Gypsy – mandarin, passionflower, Tunisian amber, ylang-ylang. I wasn’t expecting to love this one, either; I like ylang, but am ambivalent about amber. This one doesn’t smell in the least how I was expecting it to smell. I get a strange sort of candy-from-outer-space vibe from it. There’s a fruity sweetness, and also an accord that reminds me of gasoline. (I don’t usually get gasoline from ylang, but gasoline is pretty common as one of the noted weird highlights of white florals, and ylang is of course one of those, so perhaps that’s the source.) Gypsy actually reminds me of Parfums DelRae Bois de Paradis, which was an unmitigated disaster on my skin, with the topnote smelling like turpentine rather than citrus. Gypsy doesn’t have the woody notes of BdP, but if BdP works for you, Gypsy is probably great on your skin.
Kitten – pink grapefruit, jasmine, redcurrant, orchid. This is the one that’s recommended to lovers of No. 5, even though the only listed note the two have in common is jasmine. Kitten doesn’t smell like French jasmine to me, nor does it have much in common with No. 5’s white-marble perfection. It is pretty, though, and bangs around between fruity sweetness and (real) floral sweetness. I would also swear that there’s some coconut in this one, too. Maybe peach lactone?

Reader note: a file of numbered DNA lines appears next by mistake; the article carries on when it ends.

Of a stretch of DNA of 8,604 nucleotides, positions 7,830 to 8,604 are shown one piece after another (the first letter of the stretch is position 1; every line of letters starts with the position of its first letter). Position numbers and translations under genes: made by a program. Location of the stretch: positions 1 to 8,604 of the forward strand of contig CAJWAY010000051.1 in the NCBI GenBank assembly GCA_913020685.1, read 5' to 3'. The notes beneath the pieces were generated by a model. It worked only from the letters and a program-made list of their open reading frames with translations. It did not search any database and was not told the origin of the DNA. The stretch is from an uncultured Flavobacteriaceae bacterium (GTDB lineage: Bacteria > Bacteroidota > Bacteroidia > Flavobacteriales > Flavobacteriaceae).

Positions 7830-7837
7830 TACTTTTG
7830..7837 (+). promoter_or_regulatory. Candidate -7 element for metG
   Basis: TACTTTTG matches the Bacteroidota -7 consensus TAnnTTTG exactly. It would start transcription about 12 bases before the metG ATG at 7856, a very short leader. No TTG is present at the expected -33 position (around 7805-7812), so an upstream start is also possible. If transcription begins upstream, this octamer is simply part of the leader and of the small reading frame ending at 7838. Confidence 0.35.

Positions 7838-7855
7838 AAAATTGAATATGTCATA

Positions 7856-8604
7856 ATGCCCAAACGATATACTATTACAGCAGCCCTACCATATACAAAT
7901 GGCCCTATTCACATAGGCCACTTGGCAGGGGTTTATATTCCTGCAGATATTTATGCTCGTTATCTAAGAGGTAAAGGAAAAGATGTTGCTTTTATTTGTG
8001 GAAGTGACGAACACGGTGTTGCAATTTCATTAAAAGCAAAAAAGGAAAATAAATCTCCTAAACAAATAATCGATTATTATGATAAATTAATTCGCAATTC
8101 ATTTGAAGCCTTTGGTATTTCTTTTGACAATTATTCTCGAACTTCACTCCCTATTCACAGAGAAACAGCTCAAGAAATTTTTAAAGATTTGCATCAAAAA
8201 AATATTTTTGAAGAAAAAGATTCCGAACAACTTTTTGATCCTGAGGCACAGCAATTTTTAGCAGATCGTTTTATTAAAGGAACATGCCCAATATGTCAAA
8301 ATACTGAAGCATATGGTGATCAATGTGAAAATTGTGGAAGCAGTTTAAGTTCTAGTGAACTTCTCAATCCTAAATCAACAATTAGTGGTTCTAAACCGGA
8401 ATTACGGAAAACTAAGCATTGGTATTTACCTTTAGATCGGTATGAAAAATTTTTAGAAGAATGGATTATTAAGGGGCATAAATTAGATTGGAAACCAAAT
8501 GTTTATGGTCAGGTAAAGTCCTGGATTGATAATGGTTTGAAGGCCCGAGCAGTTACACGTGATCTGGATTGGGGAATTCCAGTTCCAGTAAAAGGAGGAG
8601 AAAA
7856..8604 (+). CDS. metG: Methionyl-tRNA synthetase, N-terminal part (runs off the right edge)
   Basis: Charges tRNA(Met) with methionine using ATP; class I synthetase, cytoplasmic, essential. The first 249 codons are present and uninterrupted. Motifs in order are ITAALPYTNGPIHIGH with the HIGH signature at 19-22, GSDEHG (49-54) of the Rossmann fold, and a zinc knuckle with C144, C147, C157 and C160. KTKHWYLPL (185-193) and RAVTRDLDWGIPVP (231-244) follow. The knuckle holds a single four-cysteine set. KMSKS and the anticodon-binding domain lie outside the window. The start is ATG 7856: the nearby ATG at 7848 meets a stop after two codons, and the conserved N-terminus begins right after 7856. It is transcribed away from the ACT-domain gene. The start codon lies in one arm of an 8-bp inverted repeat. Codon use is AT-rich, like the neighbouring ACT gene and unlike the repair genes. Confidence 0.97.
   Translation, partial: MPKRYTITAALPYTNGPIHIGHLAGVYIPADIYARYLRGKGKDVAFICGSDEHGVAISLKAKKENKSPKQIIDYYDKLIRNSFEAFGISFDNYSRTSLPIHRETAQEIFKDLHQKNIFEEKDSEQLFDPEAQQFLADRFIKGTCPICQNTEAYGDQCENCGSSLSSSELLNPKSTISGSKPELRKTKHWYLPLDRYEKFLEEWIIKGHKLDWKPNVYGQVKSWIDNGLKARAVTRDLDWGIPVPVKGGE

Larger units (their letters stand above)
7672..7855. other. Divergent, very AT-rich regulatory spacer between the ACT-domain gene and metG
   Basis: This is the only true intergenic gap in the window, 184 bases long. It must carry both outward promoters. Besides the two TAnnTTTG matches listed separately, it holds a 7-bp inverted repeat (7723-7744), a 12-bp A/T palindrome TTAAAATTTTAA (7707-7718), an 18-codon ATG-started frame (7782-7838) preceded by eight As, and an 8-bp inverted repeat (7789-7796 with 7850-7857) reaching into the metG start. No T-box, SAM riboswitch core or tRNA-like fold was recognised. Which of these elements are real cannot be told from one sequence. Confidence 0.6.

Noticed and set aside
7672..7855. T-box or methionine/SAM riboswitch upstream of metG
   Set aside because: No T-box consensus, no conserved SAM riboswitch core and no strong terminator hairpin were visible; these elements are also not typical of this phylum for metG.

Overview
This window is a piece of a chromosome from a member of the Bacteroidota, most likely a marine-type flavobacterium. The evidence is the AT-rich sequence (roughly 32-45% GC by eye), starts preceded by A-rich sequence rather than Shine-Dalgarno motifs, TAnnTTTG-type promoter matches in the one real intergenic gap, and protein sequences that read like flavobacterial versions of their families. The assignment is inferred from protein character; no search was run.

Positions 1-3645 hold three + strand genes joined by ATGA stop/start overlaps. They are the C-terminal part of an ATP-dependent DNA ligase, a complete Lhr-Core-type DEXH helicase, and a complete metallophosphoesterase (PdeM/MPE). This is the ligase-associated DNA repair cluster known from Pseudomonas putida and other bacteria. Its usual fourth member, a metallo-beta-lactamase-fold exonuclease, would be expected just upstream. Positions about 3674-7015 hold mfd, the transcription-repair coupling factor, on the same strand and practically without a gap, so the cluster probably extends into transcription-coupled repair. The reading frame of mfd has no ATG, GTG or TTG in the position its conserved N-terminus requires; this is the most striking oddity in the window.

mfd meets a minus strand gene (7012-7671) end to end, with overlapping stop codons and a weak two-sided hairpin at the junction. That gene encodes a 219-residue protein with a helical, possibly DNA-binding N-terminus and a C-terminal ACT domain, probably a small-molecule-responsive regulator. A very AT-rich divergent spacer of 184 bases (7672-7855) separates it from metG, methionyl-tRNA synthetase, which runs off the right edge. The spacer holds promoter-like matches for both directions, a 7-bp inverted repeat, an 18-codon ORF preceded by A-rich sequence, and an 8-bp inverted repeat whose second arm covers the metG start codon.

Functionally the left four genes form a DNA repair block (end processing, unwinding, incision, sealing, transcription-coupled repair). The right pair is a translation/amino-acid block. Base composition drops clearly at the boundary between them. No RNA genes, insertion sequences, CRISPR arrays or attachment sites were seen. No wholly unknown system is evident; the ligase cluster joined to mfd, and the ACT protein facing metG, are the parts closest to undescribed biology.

Siren – Asian plum, jasmine, pear, oakmoss. Starts out with citrus and some sweet but unberried fruity notes, then there’s a floral I’m reading as tropical jasmine or tiare. Eventually the oakmoss and a quiet woody background pull up. Not bad.
Starlet – rose, orange blossom, neroli, nutmeg. Pretty, floral, and uncomplicated. It actually smells to me like some body product I used as a teenager or college student – you know, one of those “Oh hey I’ve smelled this before” aromas that you can’t quite place. Shower gel, maybe? There’s an orange-candy effect to it, and I don’t get much spice, but I’d swear there’s some vanilla too.
Tramp – lemon blossom, vanilla sugar, sandalwood, blond tobacco, patchouli. I go back and forth on liking this one – as long as it smells like lemon-vanilla-woods, it reminds me somewhat of Shalimar Light and I like it. When it shifts to the tobacco-patchouli accord, it smells like “chocolate” scratch’n’sniff stickers. Bleargh. I hate cocoa/patchouli in my perfume, unlike some of you. If you’re a cocoa fan, try.